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Criminal Code Review Board: Getting serious
Maybe it's time to just face the hard fact: Manitoba's Criminal Code Review Board is overtaxed, and citizens most seriously in need of mental-health treatment are falling through the cracks. And it's wrong.
I'd love to be able to point you to a whole range of specific evidence about how I've come to believe this, but really, I have one small recurring issue that points to the larger, more-worrisome picture: If we don't take steps to deal with the workload pressure the CCRB is under, then we're willingly failing the most vulnerable among us.
Today, I watched as a judge declared a man not criminally responsible for a fire he set at a Shoppers Drug Mart in June using a bottle of rubbing alcohol he purchased at the store moments earlier.
He committed the act — nobody was injured and the fire was quickly extinguished — while suffering under "acute schizophrenic symptoms." He told police he had been planning the crime for some time. "I tried to burn the place down. Is this going to be on the news?," he asked them.
So, he's detained at a jail facility and eventually assessed and found to be not criminally responsible. His fate is now in the hands of the Criminal Code Review Board.
But, as I've often seen in recent months, the CCRB is unable to hold a hearing into his fate within the required 45-day timeline as set out by the Criminal Code.
This sick man instead will wait 90 days before the CCRB will be able to convene a hearing and decide what treatment he needs and where he should be housed.
The Crown cited "staffing issues" at the CCRB as the reason for asking for the extension before the clock had even started ticking on the initial 45-day window.
It was in mid-August I wrote a report for the Free Press on another man who was also found NCR and the result was much the same. Another case of delayed assessment due to pressures on forensic psychological staff, followed by an immediate request upon the NCR finding for an extension for the CCRB hearing. In that case, the judge refused to grant it on the basis of "resource-driven need."
I'm not sure what difference the refusal makes, given officials will just bring the case back before a judge as 45 days comes near and ask for the extension again.
That story came many months after I penned a feature-length piece last winter about how a staffing exodus of psych-services doctors was causing serious delays in the assessments of mentally ill inmates, causing them to languish in jails instead of hospitals where they rightfully belong.
This is not an issue that falls at the feet of criminal justice system players that I can see.
What's been made abundantly clear to me — at least from what I've seen over the years — is when mental-health issues are clearly at play in a criminal case, the court, Crowns and defence lawyers take a very compassionate and co-operative approach to seeking help for the accused person.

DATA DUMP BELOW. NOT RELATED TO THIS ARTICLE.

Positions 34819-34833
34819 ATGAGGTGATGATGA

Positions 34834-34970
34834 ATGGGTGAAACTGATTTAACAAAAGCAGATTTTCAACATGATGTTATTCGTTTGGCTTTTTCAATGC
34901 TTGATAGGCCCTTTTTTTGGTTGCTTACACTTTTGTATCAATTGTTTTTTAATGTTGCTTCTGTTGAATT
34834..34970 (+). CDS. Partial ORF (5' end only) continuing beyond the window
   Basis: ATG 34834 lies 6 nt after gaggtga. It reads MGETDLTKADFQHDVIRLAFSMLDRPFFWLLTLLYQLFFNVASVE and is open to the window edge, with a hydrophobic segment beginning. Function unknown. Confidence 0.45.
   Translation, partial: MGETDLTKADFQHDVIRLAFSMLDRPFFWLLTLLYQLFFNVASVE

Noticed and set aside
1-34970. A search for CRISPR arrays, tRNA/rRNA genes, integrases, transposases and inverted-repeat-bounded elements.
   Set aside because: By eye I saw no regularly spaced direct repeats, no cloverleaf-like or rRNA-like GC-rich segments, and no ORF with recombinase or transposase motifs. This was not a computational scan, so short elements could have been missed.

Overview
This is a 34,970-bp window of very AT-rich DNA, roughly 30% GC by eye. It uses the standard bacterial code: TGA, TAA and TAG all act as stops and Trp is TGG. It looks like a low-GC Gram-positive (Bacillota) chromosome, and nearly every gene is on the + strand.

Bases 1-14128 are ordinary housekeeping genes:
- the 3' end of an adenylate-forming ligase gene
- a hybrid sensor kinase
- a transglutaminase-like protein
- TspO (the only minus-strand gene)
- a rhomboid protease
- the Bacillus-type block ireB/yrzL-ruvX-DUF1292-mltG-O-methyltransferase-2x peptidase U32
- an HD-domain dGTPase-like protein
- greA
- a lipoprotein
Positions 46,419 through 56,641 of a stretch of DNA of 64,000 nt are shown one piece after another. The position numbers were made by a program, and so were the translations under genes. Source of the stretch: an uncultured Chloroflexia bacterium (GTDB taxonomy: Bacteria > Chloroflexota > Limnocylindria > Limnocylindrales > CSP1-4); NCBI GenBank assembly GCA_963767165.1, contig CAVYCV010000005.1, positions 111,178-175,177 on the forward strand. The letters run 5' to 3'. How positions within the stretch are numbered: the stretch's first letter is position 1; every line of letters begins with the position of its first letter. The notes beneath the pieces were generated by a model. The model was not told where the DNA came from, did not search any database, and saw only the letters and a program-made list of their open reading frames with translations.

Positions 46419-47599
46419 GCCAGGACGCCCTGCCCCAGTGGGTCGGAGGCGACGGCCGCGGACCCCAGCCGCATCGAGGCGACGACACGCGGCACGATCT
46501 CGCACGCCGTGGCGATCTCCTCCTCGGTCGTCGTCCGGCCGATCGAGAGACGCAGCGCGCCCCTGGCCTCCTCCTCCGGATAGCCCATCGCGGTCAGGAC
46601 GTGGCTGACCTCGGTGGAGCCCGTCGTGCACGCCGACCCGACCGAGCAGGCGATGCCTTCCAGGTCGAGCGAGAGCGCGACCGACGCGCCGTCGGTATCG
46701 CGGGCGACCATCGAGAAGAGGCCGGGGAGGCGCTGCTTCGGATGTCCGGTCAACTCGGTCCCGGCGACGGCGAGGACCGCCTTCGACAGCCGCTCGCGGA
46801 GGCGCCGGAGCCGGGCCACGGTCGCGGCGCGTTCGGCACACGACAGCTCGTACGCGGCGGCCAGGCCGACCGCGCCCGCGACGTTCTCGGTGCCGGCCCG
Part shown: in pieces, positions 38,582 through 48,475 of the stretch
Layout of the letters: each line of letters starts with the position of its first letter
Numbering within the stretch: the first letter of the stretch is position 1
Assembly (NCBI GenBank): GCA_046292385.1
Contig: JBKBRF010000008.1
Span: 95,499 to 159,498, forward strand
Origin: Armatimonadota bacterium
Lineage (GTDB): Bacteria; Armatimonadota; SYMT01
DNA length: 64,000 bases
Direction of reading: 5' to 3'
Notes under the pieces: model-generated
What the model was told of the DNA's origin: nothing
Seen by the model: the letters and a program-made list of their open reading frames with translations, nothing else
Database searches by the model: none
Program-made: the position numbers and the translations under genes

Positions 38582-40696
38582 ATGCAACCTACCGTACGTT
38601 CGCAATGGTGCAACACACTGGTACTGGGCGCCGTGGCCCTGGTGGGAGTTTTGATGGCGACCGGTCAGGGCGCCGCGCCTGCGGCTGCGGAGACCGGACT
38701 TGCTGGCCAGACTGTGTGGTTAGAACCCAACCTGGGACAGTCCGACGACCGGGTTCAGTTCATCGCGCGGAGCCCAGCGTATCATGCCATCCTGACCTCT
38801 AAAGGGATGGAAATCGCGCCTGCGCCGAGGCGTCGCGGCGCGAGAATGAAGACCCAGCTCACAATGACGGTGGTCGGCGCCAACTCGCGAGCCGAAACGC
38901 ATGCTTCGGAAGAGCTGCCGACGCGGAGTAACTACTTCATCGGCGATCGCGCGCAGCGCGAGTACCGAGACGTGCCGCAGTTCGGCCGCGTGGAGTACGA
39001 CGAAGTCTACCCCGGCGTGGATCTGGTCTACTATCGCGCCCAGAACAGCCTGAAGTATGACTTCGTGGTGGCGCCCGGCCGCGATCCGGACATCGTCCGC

It's just that the minute that person leaves the courtroom, what will happen, and more specifically, when anything will happen, becomes anybody's guess.
I don't blame the CCRB. I have no doubt they do the best they can with what they have. After witnessing the board in action this afternoon, they seem carefully invested in the work they do — but are clearly stretched for time.
But if it's the case that we care less about a person receiving timely and proper mental-health treatment because they're already in custody and don't pose a "public risk" (the out of sight, out of mind principle) then we're just punishing them by virtue of their illnesses.
And I strongly suspect that unless we get this house in order post-haste, we ain't seen nothing in terms of problems yet.
Let's put this in realistic terms. It's the CCRB that handles ultra-serious cases such as Vince Li's, which merit close scrutiny and consideration for his and the public's sake.
Do we really want them under pressure to issue decisions and dispositions post-haste in cases like that because they're rushed for time? I know I don't.
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About James Turner
James Turner rejoined the Free Press as a justice-beat reporter in August 2013 after a number of years away working at other media outlets, including the Winnipeg Sun and CBC Manitoba.
A reporter in Winnipeg since 2005, he got his first taste of the justice beat as a former Free Press intern, then as the newspaper's police reporter from 2008-09.
Among the topics he's eager to cover are youth crime, street gangs, child-welfare and how the mental health and justice systems intersect.
An avid blogger and early adopter of Twitter, James (@heyjturner) loves to write long, much to the frustration of his editors.
He despises animal cruelty. He loves 80s music and his tubby labrador retriever.
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